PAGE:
SPOILER ALERT: Middle part of Moonlight discussed.
When it comes to watching movies in the theaters, audience participation is strongly encouraged in movies such as The Rocky Horror Picture Show (“WHY THE F*CK IS THERE A BILLBOARD IN THE MIDDLE OF A CEMETERY!?”). It’s funny, it’s bawdy, and everyone’s having a good time.
And then there are films like Oscar Best Picture Winner Moonlight, where audience participation should exist solely within the silent, emotional dimension of one’s soul. In other words, no one should be talking at any point in time.
Of course, human beings are imperfect, so at least some verbal litter is inevitable. However, when I watched Moonlight a couple weeks ago, one person’s comment irked me so much that I wanted to scream.
It happened in the middle of the movie, when Chiron becomes lost in a fit of fury and approaches his bully during class. This bully has turned his lover and friend against him and forced him to lose the one glimmer of hope in his sad, oppressive life. Thus, he betrays his gentler character and becomes the monster he’s been running from. He picks up a chair and strikes his adversary on the head, dolefully indulging in the violence that characterizes his society.
And then from behind me, a stupid, gleeful “yes!” is uttered from someone’s mouth.
My (elitist) blood boiled. Whoever it was that said this obviously missed the emotional significance of this scene and mistook it for a cheap revenge sequence. This is not that kind of movie! It annoys me to this day, how one person’s knee-jerk reaction pulled me out of the exceedingly tragic denouement of the second act.
However, I should be fair. After all, aren’t the audience conditioned to respond in this way? Whether violent justice is an innate human desire is a matter for philosophers. But with movies like Kill Bill and Gladiator (both awesome films, don’t get me wrong) making their mark on the public conscious, aren’t audience members wired to desire the violent end of a villain?
The answer is yes, at least in the eyes of film production studios. Take, for example, Taken. In order to exploit this animalistic response, they pit child sex traffickers as the bad guys, which basically sets up a premise close to the Nazi-killing genre: aggressive violence that is unquestioned and justified. Consumers are able to completely indulge in ass-kicking and throat-slitting without having to weigh any sort of moral repercussions. We crave Liam Neeson’s murderous rampage, and the more pain the child sex traffickers feel, the more endorphin pulse through our veins.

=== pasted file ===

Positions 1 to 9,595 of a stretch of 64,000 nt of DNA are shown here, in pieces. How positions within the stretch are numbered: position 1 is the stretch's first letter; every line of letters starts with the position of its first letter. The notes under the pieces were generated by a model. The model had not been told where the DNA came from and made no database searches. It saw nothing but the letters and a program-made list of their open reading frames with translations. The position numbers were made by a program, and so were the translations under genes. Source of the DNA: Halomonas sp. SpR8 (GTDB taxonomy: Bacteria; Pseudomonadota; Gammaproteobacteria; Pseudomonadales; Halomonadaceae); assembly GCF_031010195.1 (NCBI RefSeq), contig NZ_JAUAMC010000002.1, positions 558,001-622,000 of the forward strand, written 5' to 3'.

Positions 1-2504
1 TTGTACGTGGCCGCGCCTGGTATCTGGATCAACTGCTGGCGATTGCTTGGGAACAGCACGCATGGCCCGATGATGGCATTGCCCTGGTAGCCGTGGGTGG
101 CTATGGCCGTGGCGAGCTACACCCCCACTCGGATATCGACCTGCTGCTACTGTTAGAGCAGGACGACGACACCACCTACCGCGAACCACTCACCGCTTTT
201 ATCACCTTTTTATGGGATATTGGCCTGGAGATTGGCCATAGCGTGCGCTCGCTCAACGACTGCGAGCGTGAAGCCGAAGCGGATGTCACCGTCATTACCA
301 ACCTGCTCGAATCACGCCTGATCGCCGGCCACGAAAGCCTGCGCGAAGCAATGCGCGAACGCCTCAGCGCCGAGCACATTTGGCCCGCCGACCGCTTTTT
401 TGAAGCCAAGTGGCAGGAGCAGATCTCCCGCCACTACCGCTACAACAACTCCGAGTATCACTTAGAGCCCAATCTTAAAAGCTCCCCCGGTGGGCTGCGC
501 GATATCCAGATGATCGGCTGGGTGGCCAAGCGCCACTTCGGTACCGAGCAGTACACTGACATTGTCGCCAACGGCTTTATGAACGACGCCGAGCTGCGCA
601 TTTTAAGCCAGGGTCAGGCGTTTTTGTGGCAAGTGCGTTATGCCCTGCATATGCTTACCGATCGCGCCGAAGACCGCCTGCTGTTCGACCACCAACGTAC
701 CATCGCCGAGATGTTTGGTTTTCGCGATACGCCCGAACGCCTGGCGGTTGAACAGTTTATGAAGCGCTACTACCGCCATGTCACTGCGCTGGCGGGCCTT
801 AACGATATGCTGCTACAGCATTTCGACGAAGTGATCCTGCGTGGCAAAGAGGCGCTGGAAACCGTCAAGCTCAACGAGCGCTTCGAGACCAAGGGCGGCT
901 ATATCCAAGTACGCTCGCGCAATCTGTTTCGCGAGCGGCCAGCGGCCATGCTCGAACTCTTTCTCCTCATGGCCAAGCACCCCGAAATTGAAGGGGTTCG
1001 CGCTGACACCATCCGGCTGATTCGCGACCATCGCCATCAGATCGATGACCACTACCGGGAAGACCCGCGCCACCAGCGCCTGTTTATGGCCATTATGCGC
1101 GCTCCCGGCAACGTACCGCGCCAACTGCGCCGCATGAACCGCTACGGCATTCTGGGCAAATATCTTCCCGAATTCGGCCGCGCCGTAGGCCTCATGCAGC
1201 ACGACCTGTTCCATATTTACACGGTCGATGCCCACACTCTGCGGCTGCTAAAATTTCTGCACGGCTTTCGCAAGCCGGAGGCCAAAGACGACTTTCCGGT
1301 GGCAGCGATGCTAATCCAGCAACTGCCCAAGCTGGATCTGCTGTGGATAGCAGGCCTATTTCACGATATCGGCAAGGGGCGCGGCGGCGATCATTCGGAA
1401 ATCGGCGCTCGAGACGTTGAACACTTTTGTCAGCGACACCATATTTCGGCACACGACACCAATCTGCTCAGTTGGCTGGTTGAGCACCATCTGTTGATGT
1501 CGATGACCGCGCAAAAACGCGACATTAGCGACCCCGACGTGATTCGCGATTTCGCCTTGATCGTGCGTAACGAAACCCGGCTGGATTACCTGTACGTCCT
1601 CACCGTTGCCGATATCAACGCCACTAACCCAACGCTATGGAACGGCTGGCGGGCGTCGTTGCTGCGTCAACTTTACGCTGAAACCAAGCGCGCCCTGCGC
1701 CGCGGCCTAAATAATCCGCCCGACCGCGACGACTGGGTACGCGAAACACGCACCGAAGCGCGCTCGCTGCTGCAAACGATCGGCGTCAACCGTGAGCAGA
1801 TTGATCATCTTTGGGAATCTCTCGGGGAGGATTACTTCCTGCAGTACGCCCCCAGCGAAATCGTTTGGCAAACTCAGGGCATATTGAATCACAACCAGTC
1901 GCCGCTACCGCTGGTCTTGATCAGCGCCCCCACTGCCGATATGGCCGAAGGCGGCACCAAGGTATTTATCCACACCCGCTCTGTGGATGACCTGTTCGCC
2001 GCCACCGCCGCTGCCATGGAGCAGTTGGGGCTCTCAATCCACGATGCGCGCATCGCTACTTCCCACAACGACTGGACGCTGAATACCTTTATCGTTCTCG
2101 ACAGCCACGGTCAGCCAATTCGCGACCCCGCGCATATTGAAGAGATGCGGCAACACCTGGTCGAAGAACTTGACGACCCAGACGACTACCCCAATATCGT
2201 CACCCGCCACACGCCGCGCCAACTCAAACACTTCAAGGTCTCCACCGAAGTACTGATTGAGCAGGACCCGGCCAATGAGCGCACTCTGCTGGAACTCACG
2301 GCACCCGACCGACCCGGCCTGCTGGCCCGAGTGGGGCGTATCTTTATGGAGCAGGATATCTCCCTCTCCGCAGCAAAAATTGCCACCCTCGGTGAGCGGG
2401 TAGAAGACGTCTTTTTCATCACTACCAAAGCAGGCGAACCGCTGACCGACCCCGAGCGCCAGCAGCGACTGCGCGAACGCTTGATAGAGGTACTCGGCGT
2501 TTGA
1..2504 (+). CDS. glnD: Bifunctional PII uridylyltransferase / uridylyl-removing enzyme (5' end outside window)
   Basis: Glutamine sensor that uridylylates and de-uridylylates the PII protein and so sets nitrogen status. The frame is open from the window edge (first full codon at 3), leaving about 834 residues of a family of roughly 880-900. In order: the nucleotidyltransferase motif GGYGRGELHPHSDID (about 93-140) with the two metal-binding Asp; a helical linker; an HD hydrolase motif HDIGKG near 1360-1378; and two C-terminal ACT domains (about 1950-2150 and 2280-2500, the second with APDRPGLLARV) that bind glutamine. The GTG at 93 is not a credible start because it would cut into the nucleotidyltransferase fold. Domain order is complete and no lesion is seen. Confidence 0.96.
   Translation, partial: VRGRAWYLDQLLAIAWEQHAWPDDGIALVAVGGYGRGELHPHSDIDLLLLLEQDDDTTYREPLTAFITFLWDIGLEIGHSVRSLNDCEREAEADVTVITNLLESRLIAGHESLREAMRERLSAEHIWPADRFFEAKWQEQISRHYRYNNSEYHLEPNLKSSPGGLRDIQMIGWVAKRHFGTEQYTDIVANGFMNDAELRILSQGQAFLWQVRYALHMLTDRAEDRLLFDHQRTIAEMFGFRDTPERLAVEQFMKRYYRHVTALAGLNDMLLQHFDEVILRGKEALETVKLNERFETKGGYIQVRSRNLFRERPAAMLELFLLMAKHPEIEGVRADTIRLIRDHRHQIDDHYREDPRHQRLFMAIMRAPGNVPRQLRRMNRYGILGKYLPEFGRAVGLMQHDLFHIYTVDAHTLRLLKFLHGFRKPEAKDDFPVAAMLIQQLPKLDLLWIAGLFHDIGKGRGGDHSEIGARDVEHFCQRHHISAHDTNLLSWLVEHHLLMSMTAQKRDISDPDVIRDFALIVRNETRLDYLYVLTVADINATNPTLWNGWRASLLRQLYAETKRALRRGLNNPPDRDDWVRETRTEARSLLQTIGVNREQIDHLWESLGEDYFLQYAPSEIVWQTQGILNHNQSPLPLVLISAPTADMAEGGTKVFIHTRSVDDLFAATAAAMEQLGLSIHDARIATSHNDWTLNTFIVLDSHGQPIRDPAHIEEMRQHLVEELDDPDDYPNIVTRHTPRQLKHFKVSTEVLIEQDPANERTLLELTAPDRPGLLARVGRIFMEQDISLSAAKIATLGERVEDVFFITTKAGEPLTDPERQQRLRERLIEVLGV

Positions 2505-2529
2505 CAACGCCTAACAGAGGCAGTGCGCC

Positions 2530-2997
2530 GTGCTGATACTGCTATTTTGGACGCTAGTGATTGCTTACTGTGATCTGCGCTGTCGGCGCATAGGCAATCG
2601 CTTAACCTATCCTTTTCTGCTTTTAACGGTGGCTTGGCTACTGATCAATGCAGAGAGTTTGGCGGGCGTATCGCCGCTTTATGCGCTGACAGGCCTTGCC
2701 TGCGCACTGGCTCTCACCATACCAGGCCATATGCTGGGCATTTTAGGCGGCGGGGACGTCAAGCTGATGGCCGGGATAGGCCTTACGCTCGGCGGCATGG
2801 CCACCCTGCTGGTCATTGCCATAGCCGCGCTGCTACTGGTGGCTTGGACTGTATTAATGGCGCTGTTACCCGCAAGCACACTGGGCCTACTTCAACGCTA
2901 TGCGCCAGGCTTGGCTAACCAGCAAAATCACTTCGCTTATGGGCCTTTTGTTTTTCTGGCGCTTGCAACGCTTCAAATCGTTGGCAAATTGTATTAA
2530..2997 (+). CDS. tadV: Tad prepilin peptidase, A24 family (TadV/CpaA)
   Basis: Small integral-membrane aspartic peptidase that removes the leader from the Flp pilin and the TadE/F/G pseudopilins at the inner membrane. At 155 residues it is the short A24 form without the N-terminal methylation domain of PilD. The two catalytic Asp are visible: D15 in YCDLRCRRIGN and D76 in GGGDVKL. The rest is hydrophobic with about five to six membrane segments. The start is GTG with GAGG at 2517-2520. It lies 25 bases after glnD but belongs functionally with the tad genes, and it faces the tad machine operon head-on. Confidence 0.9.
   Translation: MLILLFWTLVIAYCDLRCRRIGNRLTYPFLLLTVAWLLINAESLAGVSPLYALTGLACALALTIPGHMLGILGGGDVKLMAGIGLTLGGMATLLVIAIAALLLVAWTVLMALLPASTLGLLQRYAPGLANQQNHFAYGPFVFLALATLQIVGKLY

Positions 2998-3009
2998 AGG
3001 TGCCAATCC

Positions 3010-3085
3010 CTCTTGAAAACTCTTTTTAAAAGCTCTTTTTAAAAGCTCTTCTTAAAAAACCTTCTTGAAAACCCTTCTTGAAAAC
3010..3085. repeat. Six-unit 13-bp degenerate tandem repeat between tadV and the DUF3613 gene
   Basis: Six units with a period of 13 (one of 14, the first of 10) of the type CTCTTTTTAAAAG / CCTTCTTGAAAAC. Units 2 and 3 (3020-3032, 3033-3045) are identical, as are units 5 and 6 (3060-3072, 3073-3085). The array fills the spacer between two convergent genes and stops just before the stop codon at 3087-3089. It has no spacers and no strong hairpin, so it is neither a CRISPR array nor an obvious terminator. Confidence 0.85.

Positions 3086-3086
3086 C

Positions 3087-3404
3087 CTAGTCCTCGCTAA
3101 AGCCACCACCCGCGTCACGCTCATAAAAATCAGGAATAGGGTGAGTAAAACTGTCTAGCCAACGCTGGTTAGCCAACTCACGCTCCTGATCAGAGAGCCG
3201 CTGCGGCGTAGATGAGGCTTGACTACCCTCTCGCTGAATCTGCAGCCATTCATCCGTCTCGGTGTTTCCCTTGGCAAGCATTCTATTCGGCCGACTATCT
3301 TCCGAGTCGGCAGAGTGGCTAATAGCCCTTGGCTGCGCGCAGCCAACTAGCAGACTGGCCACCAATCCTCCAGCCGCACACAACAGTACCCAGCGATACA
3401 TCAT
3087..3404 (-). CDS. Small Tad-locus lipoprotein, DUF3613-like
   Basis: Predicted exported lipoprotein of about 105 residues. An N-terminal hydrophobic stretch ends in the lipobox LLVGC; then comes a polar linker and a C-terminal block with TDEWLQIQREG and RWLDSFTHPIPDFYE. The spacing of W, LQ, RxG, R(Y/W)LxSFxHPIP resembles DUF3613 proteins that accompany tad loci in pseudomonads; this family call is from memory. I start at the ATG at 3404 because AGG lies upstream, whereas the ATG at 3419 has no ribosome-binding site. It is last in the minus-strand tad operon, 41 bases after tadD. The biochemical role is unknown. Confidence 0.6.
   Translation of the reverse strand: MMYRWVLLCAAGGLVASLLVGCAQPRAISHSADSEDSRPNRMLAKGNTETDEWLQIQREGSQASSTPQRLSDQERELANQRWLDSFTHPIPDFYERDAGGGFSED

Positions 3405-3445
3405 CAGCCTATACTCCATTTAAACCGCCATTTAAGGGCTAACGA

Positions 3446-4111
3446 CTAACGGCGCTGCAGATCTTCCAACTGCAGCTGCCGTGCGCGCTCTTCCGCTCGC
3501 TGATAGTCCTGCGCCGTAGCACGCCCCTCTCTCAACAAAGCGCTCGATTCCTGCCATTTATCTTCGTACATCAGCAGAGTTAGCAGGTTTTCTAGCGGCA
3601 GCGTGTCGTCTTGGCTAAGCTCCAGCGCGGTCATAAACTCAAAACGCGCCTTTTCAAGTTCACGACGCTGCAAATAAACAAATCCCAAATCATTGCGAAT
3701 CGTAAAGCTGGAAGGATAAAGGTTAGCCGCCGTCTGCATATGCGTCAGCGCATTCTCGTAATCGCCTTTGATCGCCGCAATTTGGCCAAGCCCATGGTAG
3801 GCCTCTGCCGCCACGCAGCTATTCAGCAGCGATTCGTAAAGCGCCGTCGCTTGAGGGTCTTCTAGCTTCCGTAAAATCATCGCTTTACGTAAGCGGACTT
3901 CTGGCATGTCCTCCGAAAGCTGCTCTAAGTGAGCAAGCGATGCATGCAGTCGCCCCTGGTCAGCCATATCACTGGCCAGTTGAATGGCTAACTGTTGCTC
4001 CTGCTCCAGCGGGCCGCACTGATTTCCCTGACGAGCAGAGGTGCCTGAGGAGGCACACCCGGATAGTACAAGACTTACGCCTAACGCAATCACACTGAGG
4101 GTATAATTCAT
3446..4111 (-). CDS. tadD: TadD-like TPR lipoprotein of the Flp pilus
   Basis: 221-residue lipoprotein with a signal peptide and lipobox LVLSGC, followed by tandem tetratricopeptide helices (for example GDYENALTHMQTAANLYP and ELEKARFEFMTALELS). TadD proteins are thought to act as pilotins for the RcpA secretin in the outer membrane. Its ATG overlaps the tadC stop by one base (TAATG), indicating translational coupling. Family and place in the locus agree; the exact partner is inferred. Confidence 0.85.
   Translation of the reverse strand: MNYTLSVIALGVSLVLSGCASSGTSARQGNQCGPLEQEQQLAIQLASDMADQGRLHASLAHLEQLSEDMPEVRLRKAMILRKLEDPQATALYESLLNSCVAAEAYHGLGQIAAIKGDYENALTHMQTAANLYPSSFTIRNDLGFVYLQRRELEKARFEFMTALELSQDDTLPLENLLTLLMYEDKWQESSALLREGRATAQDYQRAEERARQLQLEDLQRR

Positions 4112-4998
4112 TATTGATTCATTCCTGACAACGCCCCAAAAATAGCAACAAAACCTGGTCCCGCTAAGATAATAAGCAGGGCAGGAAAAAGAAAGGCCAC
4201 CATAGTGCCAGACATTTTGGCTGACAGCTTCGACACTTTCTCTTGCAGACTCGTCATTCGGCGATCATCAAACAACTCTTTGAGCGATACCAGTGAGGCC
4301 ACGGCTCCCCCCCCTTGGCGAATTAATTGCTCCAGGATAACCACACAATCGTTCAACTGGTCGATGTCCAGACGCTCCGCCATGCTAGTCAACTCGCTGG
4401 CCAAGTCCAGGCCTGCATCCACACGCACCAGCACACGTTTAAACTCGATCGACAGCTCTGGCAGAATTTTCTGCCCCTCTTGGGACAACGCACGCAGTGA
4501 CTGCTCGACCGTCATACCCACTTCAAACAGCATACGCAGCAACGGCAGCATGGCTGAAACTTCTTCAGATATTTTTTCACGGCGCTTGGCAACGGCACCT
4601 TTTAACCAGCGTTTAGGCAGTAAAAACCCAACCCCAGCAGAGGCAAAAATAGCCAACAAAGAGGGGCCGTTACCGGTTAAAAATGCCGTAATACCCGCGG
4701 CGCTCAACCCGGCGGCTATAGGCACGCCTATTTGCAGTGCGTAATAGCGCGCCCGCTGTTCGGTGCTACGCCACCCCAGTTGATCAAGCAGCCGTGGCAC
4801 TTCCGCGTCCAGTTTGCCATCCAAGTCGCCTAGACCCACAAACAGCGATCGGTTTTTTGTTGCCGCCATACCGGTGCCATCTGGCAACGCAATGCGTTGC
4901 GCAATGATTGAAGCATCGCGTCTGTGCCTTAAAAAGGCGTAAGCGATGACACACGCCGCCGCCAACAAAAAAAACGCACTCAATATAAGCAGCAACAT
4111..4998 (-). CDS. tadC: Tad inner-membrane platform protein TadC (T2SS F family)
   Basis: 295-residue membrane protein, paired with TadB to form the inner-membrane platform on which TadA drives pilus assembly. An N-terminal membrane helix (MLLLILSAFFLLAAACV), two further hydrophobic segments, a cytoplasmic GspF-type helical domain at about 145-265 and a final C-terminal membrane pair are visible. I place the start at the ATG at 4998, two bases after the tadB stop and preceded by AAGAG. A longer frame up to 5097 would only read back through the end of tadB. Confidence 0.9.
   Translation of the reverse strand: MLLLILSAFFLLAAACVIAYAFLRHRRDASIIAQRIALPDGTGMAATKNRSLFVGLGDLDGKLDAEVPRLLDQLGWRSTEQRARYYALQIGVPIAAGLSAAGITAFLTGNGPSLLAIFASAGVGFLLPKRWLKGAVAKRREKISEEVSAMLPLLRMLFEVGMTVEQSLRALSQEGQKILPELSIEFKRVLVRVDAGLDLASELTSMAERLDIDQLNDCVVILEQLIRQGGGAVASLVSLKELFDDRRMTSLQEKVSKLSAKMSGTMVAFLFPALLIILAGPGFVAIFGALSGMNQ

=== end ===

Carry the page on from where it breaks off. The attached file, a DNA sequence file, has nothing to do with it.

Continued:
I suppose Taken would be the one revenge film I could think of right now that is unforgivable with regards to violence (I think I became a truly worse individual coming out of it). Smarter films utilize revenge to achieve something beyond just base pleasures. For example, John Wick utilizes revenge to drive forward its ultra-stylistic action sequences. Inglorious Basterds utilizes revenge to develop a plot that ultimately criticizes the audience for their blood lust. Gladiator utilizes revenge to explore not only Maximus’ character, but also that of Commodus, who is undeniably evil yet heart-wrenchingly pitiful.
But even when revenge is given intelligent treatment, it cannot mask the prevalence of audience blood thirst. Even in Netflix’s Daredevil, where the main villains are given incredibly sensible characterization, there are countless scenes where shady henchmen are beat up gratuitously and mercilessly. In this case, it is impossible not to pander to the audience’s thirst for violence; logistically, the show can’t go through each henchman and assign deep human characterizations.
Therefore, is it possible to reverse this trend? I don’t think so. Even smart revenge films will continue to be misconstrued by many as being “awesomely violent” (as opposed to “violently awesome”), and studios will continue milking that cow because of capitalism, etc. For many movies, violence will continue to be their main selling point.
Moonlight, of course, is nowhere close to being a revenge film. Yet, I am pushed to believe that the conditioned responses perpetuated by these types of movies made its way to the theater those weeks ago. Perhaps I should be more forgiving and try to understand why that person said, “Yes!” Maybe she said this because, mistaking aggression for assertion, she believed that Chiron was finally standing up for himself. Maybe if I had asked her why she responded in this manner, she could explain exactly what was going on in her head. Maybe, if I pressed on, she might apologize for caving in to the wide-spread audience blood-thirst that the film industry has hooked society on. Who knows.
Or how about this: maybe, we should all remind ourselves that some movies are not Rocky Picture Horror Show and that people should keep their thoughts and feelings to themselves when they are at the movie theater.